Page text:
One key member who makes it happen is Fête Chair Ken Aubuchon who, alongside Jean Fallowfield, has selected the entertainers for 12 years. Aubuchon scours the local music scene all year – including Forest Avenue, The Cliff, The Ranch and the Sawdust Festival – to unearth new talent.

“Roughly three-quarters of the performers are returnees from either last year or a previous year,” Aubuchon said, noting longstanding artists like chanteuse April Walsh, classic rockers Jim & Warren, singer Lenelle Hamil, the Grey Hill Gospel String Band and JJ & the Habibis Belly Dancers. There were seven newcomers this year. “Having many of the same performers makes it easier to organize. On the other hand, one of the most exciting things for us is to find a new performer who immediately becomes a star!”

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Chanteuse April Walsh is one of the longest-running Fête performers, returning for at least 13 years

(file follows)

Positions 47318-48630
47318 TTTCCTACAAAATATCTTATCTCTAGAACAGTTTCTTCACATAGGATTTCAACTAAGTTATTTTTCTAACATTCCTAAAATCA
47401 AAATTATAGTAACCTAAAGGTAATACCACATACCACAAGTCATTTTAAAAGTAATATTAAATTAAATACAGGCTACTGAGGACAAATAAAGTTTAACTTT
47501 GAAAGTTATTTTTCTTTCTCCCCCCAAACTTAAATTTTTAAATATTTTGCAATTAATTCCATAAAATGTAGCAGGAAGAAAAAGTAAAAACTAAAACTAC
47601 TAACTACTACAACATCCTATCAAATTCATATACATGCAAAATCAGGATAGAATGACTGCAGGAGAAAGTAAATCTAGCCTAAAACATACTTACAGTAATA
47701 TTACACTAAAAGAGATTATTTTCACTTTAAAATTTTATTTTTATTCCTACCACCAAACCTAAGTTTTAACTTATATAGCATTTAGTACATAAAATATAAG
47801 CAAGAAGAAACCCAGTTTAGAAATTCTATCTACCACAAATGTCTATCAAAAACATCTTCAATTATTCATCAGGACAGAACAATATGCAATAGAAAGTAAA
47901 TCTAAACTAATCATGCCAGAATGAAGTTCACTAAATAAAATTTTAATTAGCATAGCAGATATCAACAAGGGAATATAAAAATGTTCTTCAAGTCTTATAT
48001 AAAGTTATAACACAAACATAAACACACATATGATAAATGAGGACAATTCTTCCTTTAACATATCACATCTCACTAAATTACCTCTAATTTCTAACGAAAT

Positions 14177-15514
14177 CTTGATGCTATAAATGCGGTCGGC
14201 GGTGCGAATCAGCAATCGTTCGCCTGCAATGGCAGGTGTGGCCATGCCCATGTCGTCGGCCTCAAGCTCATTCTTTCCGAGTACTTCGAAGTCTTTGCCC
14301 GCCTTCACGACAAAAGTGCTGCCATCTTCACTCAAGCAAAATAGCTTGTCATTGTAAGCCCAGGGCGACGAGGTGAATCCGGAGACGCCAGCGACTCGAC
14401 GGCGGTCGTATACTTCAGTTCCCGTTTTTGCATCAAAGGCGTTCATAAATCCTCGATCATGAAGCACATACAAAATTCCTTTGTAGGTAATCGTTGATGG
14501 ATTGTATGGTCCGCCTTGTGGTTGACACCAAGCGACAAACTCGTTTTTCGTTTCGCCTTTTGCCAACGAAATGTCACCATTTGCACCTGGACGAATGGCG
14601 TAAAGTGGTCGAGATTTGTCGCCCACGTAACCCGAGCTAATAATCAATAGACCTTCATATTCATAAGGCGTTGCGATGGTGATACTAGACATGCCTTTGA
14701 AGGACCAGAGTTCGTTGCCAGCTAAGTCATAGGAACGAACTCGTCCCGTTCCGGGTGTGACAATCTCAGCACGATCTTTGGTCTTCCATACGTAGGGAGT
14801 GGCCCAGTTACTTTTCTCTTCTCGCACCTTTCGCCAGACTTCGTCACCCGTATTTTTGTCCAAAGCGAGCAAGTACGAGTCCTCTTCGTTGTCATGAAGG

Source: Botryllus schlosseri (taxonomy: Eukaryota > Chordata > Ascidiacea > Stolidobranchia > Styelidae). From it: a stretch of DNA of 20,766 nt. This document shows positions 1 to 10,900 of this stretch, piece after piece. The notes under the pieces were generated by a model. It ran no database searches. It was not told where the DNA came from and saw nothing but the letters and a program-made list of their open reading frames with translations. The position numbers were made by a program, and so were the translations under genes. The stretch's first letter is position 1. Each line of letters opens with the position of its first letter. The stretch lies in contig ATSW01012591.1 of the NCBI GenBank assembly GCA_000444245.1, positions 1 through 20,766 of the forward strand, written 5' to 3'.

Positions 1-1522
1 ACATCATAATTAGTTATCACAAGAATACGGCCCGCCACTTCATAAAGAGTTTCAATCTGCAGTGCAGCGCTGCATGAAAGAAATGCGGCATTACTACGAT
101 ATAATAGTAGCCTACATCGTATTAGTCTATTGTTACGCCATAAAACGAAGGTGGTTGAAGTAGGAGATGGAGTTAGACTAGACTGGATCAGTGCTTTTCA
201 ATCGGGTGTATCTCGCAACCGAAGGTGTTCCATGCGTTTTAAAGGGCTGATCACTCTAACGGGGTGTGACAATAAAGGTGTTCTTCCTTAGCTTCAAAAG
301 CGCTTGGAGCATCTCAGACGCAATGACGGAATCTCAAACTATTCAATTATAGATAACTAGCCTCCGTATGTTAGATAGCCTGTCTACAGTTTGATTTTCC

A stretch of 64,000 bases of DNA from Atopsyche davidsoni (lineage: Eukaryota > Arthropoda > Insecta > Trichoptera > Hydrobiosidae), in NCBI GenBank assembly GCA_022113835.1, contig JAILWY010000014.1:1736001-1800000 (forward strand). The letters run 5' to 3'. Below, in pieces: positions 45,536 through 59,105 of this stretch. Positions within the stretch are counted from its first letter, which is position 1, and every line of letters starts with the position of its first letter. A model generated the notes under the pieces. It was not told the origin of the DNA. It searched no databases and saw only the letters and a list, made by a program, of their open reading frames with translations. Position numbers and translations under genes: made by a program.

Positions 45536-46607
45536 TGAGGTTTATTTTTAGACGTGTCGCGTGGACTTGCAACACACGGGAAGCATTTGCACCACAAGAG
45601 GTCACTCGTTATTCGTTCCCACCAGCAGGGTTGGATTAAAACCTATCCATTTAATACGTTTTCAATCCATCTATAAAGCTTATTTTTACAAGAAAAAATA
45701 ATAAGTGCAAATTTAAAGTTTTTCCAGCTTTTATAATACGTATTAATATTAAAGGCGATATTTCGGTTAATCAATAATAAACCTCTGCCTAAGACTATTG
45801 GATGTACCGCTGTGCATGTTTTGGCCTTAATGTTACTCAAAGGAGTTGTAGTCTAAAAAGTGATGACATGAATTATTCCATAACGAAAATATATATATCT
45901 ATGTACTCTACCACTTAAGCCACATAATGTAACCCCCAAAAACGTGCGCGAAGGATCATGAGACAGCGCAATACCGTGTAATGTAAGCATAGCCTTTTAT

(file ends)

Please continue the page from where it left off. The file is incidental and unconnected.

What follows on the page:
One rising star is newcomer band The 9AM, with vocalists and guitarists Tom Twyman and Savannah MayWood. The duo met last summer on Vampr – a networking app for musicians. MayWood is from Montana, Twyman from the U.K. They began busking on Forest Avenue, where they were discovered by Aubuchon and Fallowfield. When Shelton Taylor and The Forest Boys canceled the night before the Fête due to illness, Twyman and MayWood slid into their spot in front of the Rivian. The crowds went wild and, by day’s end, Rivian offered them a regular gig on Saturday afternoons. They’ll also be performing at the Laguna Beach Cultural Arts Center (LBCAC) on Friday, July 26.

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Savannah MayWood and Tom Twyman of The 9AM were one of this year’s hit newcomers